The steady use of substances to deal with depression compromises a person’s health and safety. They may turn to a drug within their reach at first and steadily increase its use over time. If they feel the effects of drinking aren’t enough, the untreated depressed person may turn to stronger substances, including opioids.
All substances don’t share a timeline for addiction. Someone who’s drinking may take longer to develop a substance use disorder (SUD) than a person who’s using an opioid. Regardless of the drug, the chance of developing a SUD increases with steady use over time. If you have been using for months (or longer) with depression, you’re at risk now of becoming addicted to one or more substances.
It’s not uncommon for someone with undiagnosed depression as a teen to start drinking or doing drugs. They may not be aware of what got them started. When years and even decades pass, they may attempt to quit drinking or using drugs, without knowing their behavior has been sustained by untreated depression the whole time.
Co-Occurring Treatment for Depression and Addiction
If you have tried getting treatment for addiction alone before, there’s a reason you might have struggled to stay sober. Your recovery efforts after treatment may have lasted a few weeks or maybe longer. Eventually, you returned to using substances when your depression symptoms returned.
Sustaining recovery long-term comes from knowing all of the factors affecting you. Both addiction and depression play a role in interfering with your attempts to get sober and stay sober. This is a situation when dual diagnosis treatment is recommended, which may include intensive outpatient programming for addiction and individual or group therapy for depression.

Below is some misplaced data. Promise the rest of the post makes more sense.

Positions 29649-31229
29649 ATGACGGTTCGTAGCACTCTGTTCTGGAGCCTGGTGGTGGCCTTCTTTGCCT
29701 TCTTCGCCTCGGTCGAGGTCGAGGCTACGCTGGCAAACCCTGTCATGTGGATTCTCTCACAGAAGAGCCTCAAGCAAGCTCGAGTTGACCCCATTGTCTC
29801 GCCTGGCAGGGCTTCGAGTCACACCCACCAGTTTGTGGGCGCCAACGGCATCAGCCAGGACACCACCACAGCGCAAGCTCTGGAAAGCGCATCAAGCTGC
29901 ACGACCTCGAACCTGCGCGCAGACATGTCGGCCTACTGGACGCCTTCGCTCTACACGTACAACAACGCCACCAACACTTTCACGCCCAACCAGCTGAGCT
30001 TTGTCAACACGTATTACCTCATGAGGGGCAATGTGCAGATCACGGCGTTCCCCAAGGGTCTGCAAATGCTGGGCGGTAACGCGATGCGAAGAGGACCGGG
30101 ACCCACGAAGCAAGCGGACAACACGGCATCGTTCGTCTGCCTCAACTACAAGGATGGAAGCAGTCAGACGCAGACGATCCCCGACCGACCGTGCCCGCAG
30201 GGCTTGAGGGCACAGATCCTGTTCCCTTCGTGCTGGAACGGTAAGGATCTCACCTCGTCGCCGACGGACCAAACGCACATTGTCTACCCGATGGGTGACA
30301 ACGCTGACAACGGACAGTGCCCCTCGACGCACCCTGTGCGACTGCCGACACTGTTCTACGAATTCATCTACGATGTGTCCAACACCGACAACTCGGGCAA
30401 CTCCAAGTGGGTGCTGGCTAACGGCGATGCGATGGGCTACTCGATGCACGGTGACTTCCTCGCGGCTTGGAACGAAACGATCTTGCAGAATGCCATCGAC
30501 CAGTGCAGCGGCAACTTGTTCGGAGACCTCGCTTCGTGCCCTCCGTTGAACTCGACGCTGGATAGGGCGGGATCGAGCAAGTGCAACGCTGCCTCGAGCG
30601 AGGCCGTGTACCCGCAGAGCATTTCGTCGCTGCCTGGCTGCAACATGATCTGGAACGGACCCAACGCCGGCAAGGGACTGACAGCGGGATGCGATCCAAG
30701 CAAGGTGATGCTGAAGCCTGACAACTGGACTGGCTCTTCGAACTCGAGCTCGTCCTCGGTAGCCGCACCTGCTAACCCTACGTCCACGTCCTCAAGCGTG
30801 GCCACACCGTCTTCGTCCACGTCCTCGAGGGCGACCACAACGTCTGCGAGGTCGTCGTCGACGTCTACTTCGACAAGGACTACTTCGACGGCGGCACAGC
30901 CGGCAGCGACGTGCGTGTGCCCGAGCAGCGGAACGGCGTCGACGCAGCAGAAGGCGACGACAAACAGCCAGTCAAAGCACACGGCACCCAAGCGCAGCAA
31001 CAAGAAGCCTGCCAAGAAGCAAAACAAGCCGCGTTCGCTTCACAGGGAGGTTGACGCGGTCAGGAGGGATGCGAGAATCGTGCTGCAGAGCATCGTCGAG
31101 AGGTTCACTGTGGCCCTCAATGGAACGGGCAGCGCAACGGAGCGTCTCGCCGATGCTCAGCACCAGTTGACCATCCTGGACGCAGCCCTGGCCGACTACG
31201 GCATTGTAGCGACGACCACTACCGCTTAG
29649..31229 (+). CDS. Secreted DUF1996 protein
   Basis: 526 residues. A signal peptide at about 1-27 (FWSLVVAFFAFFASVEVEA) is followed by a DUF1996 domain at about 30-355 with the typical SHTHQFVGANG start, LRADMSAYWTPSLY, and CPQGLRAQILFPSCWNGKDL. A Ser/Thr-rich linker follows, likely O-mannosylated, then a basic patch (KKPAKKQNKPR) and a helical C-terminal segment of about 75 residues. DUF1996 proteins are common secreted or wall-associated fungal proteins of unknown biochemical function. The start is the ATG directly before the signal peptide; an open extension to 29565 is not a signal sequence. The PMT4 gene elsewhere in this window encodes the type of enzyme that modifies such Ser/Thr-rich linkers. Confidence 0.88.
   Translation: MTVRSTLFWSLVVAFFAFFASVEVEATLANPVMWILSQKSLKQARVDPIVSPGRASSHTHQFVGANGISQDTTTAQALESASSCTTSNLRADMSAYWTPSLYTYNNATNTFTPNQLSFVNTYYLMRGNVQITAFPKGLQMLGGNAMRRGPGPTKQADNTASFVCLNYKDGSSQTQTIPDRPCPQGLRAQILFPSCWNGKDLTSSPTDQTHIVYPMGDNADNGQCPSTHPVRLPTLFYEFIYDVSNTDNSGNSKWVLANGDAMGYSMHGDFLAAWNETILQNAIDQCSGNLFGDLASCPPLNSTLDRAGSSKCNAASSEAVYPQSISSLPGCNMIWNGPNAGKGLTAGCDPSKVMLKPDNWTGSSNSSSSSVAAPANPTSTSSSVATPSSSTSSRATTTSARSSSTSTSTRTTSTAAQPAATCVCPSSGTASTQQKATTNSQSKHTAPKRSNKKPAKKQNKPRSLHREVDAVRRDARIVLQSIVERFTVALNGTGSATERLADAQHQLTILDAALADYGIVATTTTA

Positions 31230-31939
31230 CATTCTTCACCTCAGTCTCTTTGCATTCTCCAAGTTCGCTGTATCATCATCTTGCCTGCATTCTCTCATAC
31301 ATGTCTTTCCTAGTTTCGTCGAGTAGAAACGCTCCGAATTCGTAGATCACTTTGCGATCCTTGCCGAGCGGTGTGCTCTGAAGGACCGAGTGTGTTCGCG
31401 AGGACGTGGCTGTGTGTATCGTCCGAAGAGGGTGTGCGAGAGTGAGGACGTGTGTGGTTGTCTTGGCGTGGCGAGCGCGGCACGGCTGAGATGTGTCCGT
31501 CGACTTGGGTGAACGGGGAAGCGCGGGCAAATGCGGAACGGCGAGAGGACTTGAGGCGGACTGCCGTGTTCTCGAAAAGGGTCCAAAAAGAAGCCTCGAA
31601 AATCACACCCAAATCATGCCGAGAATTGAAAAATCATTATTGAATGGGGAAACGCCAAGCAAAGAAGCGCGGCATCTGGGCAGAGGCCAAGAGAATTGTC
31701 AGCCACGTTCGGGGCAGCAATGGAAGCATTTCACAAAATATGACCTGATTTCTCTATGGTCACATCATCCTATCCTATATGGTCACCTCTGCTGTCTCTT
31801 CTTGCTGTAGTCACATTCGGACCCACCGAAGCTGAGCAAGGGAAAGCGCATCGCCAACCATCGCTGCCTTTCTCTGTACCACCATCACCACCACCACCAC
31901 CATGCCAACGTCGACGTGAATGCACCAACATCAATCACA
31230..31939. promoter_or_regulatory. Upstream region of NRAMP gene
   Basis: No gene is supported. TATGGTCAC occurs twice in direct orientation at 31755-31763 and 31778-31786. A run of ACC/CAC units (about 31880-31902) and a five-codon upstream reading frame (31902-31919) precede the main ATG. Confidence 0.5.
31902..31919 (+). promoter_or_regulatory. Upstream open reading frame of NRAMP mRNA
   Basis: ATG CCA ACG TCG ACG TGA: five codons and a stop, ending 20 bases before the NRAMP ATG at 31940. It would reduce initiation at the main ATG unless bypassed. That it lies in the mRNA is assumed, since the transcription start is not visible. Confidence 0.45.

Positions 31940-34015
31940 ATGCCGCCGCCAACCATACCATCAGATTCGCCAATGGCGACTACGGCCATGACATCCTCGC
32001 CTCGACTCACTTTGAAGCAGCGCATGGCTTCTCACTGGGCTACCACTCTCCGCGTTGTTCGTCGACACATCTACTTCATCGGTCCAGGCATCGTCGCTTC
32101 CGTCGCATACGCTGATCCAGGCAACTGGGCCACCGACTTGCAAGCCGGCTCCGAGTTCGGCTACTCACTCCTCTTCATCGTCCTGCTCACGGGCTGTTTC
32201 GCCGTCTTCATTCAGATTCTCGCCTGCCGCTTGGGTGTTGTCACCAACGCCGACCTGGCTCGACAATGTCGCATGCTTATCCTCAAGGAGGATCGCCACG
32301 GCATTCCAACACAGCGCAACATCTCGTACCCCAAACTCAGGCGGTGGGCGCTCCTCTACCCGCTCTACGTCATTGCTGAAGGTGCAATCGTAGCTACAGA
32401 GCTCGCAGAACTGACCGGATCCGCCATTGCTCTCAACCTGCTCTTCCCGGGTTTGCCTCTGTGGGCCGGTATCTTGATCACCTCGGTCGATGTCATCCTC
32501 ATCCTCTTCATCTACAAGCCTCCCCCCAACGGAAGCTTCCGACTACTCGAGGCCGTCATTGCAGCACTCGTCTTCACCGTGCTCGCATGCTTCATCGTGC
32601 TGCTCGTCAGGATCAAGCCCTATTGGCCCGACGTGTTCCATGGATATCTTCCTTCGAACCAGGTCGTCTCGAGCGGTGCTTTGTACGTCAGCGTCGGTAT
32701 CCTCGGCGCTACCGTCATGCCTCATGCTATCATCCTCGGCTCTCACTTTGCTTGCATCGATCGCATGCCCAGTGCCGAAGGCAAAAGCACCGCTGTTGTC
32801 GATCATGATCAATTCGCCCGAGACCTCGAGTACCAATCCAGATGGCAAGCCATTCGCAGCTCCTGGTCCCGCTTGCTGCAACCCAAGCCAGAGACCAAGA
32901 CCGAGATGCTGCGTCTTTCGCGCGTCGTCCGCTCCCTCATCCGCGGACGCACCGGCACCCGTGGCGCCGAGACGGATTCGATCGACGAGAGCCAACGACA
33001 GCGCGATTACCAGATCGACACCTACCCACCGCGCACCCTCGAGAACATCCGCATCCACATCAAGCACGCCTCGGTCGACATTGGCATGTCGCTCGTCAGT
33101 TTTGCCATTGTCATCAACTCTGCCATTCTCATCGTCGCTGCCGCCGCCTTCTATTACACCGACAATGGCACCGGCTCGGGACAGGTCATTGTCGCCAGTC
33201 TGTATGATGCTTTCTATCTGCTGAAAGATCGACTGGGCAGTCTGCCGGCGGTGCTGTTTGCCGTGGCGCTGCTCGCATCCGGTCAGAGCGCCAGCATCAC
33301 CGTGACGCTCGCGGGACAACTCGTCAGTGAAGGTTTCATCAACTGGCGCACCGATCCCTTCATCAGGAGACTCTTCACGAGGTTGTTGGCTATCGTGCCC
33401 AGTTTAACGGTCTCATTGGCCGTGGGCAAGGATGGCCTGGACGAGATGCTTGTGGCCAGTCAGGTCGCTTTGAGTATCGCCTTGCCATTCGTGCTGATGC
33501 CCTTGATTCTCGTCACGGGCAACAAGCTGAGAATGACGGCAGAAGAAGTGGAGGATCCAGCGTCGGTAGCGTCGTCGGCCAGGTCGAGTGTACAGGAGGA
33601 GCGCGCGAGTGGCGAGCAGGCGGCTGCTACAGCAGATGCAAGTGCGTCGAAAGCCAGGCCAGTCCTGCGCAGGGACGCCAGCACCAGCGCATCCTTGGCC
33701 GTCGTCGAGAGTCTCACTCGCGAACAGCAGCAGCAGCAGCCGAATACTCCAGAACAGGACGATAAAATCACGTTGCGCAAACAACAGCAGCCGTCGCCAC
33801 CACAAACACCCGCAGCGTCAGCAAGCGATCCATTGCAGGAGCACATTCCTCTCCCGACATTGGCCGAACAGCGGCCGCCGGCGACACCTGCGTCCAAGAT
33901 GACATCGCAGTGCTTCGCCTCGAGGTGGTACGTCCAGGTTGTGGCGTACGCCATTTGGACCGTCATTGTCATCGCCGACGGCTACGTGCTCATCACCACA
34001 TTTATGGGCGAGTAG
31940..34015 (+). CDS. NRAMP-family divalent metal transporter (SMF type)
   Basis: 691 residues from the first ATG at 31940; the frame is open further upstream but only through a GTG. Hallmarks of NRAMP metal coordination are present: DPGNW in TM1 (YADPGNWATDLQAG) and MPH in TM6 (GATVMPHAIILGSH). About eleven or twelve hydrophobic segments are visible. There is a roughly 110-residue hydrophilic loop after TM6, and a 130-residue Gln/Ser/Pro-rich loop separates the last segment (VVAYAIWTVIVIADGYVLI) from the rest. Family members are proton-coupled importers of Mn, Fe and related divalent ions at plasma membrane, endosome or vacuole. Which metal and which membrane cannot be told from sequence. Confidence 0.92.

Getting treatment for both depression and addiction at the same time is a significant factor in helping a patient start healing. A program offering treatment for co-occurring disorders helps a patient see the relationship between substance use and mental health. In treatment, they learn about themselves and how they’ve responded to their needs in unhealthy ways. They can practice new, healthy coping strategies that help free them from past self-destructive choices.
Co-occurring treatment for depression and addiction is not a one-time response, though. It’s part of a continuous effort to protect your recovery. As you begin treatment, you will benefit from developing additional ways to sustain sobriety long-term. These can come, in part, from creating a supportive, sober community around you.
Origins Counseling is a new program in Dallas, Texas, made available by a well-known care provider offering a range of treatment programs targeting the recovery from substance use, mental health issues, and beyond. Our primary mission is to provide a clear path to a life of healing and restoration. We provide a comprehensive diagnostic assessment and evaluation, as well as renowned clinical care for addiction. We have the compassion and professional expertise needed to guide you toward lasting sobriety. For information on our programs, call us today: 561.841.1264.